By E. H. Gombrich
E. H. Gombrich’s bestselling historical past of the area for younger readers tells the tale of mankind from the Stone Age to the atomic bomb, focusing now not on small aspect yet at the sweep of human event, the level of human fulfillment, and the intensity of its frailty. The fabricated from a beneficiant and humane sensibility, this undying account makes intelligible the entire span of human heritage. In 40 concise chapters, Gombrich tells the tale of guy from the stone age to the atomic bomb. In among emerges a colourful photograph of wars and conquests, grand artworks, and the unfold and boundaries of technological know-how. this can be a textual content ruled no longer by means of dates and proof, yet via the sweep of mankind’s event around the centuries, a advisor to humanity’s achievements and an acute witness to its frailties.
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It was beautiful. Ivy pictured the shimmering creature on her shoulder like a little jewel and held her breath. Careful. Don’t move. Think like a hummingbird. “Vvvvvvvum,” she murmured. ” said Bean. Ivy shook her head. Shhh, Bean. The hummingbird darted from flower to flower. Come on, look at me, thought Ivy. See how good I am. The hummingbird came to a stop on a stem and turned to look at her thoughtfully. For a second, Ivy was a hummingbird inside. Then—whoosh. The bird zoomed past her head again and disappeared into the blue sky.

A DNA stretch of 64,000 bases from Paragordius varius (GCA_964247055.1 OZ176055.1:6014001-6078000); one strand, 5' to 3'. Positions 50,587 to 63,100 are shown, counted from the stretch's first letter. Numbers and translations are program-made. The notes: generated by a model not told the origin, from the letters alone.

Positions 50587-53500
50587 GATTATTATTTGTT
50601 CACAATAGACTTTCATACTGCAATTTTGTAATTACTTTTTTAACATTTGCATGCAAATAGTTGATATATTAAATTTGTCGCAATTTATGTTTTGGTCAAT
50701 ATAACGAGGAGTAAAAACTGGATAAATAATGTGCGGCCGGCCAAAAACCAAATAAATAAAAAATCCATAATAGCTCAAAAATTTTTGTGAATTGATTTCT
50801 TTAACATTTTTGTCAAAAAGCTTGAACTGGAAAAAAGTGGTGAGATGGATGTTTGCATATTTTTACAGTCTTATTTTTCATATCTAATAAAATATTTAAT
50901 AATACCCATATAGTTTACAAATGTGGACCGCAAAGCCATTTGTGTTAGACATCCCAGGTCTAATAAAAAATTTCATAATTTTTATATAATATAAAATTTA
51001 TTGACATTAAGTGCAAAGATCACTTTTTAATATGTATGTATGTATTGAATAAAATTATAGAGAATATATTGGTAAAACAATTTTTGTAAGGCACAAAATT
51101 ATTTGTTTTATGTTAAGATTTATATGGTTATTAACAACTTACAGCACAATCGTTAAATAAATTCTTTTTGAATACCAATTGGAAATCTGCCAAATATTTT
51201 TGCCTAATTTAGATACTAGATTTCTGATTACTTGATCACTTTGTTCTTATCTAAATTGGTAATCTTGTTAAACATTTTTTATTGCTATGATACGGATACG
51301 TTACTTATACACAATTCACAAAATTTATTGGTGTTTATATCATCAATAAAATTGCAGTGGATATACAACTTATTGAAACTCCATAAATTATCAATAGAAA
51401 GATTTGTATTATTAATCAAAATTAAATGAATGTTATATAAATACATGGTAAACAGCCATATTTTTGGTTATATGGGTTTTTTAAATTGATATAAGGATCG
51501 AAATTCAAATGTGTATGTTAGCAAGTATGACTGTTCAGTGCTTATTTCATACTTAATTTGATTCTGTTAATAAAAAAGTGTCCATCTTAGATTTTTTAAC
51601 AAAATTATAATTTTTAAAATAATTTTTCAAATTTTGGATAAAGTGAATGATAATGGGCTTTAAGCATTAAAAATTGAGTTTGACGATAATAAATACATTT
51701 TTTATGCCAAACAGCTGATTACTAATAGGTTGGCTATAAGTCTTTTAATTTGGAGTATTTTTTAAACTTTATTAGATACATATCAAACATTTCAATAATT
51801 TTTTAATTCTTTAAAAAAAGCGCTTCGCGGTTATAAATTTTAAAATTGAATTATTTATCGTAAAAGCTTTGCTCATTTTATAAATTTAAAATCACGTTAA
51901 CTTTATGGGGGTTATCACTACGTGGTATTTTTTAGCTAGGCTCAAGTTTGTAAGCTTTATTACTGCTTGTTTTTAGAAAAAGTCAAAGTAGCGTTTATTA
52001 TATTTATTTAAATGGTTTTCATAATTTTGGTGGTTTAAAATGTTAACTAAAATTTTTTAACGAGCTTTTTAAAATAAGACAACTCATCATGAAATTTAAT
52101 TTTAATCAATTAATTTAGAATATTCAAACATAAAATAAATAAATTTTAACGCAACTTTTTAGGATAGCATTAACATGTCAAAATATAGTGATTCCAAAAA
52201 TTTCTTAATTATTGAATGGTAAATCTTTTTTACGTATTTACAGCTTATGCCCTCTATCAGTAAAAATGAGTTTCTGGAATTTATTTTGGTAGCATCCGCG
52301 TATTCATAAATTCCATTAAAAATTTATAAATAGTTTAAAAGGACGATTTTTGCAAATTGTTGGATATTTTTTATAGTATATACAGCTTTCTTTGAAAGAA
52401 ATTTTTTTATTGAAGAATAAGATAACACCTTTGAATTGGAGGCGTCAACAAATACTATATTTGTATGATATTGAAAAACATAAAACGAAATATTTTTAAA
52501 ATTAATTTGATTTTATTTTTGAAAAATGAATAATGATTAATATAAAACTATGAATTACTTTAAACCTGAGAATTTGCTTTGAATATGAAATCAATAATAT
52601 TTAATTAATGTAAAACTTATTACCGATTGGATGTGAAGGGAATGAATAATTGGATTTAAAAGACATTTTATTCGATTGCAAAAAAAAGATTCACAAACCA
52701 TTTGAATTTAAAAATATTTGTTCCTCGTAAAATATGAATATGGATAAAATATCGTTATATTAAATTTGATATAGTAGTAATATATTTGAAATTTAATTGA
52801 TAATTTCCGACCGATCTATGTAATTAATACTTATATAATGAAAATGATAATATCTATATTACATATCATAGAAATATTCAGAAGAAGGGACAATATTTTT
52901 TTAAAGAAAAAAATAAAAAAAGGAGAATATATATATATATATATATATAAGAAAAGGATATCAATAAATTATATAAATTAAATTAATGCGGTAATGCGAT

The bird zoomed past her head again and disappeared into the blue sky. Ivy was discouraged. The hummingbird hadn’t even noticed her pure heart. Her headband was still in the street and was probably going to get run over. , Liana, and Dino were lined up on the curb across Pancake Court, staring at Ivy. Katy was there, too, sitting on her paper bag, staring. It was distracting. Bean was distracting, too. She was standing beside Ivy on the lawn. She was supposed to be holding up her arms for the birds, but she kept bending down to scratch her legs.
Bean didn’t like the sound of that. 37 A CRUMMY PLAN Bean could not think one more nice thought. She had thought something nice about every single kid in her class. She had wished that there were peace on earth and no more litter—that should make the animals happy— and that everyone had plenty to eat and only things they liked. Not one bird had come anywhere near her. There was sweat dripping out from under her hair. Plus, her arms ached. “Shoot,” said Bean, dropping her arms. ” Ivy dropped her arms, too.